I made this one with hand-dyed cotton fabrics.
Prewashing. I've been a quilter for 13 years. In my time as a teacher, a member of guilds, and a quilting-based business owner, I've heard it all about prewashing. I'm going to be completely honest with you. Sometimes I do, and sometimes I don't prewash. (Are you shocked?) There are definitely times, like with turned-edge applique, that I have "rules", and they exist to give me the final results that I want to achieve. Then there are times that I prewash simply because I don't want to risk any bleeding. And there are other times that the "sewing bug" bites, and I impulsively start cutting and sewing, with little regard to whether or not my fabrics have been prewashed. With this block, I highly recommend prewashing, especially if you're past "trying it out" and want to create a Double Wedding Ring quilt that will, someday, be an heirloom piece.

Why prewash for the Double Wedding Ring? Well, I'm not hosting a debate, here, so I'm simply going to pass along information that you can take, and consider, or decide not to use. Prewashing removes any chemicals and excess dyes from the fibers. If you choose fabrics that contrast a lot, like the red and white DWR I'm making, prewashing will keep you from having a heart attack, as I did, when I saw the red start bleeding into my white background. I had already cut all of the pieces, for my arches, and I could have kicked myself. I ended up washing them, though, and I'll save you the drama that came from washing precut fabric. I don't recommend it, at all. If you're using fabrics that are from different manufacturers, and from different decades (like I did), prewashing can help the fibers to relax and shrink back to where they're meant to be. Whatever your choice, please be consistent. If you're going to prewash, be sure to prewash all of the fabrics that you'll be using for your Double Wedding Ring. And if you choose not to prewash, don't let a prewashed piece sneak into the mix. You may end up with a wonky arch, or center, when you weren't going for the wonky look.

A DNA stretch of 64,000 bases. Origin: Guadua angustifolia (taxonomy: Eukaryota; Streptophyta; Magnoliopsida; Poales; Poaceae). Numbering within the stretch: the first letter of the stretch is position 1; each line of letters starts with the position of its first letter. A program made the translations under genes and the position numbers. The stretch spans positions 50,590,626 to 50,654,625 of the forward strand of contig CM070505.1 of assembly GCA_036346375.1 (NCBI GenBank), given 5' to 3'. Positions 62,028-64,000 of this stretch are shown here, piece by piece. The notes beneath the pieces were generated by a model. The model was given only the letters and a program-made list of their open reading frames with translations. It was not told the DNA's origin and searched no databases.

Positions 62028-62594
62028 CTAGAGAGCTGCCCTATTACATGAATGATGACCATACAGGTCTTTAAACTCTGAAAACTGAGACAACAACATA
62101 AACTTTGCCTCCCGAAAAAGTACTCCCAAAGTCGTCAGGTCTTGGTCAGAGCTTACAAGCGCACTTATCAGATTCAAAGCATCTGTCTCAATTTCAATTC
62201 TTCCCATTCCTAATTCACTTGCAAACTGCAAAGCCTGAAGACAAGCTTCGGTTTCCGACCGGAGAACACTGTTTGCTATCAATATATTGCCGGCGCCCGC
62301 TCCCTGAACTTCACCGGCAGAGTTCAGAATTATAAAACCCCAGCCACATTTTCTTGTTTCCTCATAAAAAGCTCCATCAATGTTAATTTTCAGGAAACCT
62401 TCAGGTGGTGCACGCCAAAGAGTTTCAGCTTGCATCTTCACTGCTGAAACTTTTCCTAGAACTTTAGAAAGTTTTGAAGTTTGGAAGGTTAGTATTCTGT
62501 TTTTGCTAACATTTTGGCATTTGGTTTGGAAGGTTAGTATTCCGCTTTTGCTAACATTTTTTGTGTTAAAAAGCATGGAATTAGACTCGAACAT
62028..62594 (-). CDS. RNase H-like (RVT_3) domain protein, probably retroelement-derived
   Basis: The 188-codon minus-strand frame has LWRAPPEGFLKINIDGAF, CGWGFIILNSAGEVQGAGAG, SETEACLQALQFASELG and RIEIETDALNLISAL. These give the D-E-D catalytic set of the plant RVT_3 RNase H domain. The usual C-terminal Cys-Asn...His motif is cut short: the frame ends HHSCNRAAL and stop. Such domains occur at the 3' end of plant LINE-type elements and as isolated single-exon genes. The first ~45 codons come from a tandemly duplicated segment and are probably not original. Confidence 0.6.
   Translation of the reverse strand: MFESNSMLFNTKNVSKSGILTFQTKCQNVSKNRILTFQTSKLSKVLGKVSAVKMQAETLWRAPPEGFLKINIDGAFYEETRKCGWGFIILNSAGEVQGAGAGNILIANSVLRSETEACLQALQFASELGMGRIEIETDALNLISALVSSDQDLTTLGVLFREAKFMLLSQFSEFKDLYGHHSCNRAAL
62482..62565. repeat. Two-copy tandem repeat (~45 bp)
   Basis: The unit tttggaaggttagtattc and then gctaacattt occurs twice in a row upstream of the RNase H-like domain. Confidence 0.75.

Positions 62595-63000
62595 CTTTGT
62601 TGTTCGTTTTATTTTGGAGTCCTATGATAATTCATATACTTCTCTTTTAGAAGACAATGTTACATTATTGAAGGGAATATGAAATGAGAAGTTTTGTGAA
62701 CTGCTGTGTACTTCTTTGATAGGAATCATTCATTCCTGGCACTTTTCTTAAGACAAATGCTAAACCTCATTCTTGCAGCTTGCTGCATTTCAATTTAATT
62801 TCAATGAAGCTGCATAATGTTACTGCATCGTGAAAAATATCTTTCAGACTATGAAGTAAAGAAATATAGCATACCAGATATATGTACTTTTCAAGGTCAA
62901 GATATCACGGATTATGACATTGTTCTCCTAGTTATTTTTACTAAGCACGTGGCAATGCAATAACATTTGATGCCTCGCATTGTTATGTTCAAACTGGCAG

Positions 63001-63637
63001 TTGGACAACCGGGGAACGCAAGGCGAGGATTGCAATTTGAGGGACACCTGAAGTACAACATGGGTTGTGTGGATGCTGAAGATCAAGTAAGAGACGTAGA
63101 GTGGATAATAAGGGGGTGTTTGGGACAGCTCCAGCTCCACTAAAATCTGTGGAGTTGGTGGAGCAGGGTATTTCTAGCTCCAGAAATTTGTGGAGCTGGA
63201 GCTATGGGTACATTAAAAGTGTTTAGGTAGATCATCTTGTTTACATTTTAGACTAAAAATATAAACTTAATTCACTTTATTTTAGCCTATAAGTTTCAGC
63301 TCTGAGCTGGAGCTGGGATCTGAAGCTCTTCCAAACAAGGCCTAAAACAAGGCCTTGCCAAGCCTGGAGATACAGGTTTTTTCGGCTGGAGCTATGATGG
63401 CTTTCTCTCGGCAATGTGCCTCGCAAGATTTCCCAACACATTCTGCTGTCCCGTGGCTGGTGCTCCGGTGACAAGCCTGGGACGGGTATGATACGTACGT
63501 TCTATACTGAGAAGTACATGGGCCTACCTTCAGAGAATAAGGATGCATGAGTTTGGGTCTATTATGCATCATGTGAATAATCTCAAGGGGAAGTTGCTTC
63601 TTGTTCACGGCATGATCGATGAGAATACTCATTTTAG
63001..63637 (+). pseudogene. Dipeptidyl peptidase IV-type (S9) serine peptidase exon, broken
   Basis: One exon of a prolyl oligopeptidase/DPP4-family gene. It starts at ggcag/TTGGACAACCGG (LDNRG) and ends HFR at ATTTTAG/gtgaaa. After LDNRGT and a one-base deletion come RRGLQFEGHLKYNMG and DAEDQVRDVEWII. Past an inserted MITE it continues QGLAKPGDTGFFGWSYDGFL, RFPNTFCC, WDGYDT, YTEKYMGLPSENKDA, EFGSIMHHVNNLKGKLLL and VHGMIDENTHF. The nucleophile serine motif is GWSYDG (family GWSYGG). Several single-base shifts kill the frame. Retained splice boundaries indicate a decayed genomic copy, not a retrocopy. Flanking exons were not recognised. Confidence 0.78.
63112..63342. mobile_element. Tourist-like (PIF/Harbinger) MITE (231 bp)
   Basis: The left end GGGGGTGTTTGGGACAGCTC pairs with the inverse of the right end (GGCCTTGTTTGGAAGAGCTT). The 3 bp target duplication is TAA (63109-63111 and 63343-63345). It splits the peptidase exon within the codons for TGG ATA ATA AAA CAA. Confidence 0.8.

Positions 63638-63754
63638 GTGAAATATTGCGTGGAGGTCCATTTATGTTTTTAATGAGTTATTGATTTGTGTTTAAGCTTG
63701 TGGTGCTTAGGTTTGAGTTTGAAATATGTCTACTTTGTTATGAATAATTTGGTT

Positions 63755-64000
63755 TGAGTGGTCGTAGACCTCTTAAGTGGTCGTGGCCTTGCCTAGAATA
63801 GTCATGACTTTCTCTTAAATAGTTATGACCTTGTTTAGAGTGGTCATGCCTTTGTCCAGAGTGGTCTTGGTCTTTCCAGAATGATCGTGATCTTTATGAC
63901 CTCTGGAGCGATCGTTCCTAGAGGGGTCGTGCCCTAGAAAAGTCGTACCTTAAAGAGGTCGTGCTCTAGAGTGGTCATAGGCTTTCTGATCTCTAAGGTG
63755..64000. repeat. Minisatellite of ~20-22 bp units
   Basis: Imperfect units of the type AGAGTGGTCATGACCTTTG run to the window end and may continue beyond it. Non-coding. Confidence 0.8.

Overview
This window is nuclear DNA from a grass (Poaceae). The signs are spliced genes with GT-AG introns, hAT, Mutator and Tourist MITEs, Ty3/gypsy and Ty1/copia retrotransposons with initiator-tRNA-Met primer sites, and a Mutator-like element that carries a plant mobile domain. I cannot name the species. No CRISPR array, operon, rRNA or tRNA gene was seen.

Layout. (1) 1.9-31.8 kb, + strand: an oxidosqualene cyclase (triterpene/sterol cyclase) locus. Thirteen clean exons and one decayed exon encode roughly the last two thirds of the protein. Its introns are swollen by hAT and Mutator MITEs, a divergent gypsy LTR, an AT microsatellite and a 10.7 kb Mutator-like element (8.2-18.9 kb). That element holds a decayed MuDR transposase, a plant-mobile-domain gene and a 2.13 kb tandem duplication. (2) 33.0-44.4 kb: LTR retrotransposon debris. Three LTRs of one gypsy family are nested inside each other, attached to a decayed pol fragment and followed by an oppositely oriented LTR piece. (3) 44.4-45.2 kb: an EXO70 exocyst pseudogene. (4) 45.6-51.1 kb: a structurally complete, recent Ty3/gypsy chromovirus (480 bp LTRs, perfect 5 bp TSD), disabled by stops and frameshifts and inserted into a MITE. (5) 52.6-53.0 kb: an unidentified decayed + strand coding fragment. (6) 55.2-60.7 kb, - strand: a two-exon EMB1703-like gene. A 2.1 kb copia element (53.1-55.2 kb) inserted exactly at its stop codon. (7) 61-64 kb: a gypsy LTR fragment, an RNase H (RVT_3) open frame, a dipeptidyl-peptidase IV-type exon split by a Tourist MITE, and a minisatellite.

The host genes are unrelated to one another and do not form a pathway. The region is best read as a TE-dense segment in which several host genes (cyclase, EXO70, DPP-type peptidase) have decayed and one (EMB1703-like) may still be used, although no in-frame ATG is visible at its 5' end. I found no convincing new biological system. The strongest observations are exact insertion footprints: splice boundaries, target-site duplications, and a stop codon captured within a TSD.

One Melon from my red & white DWR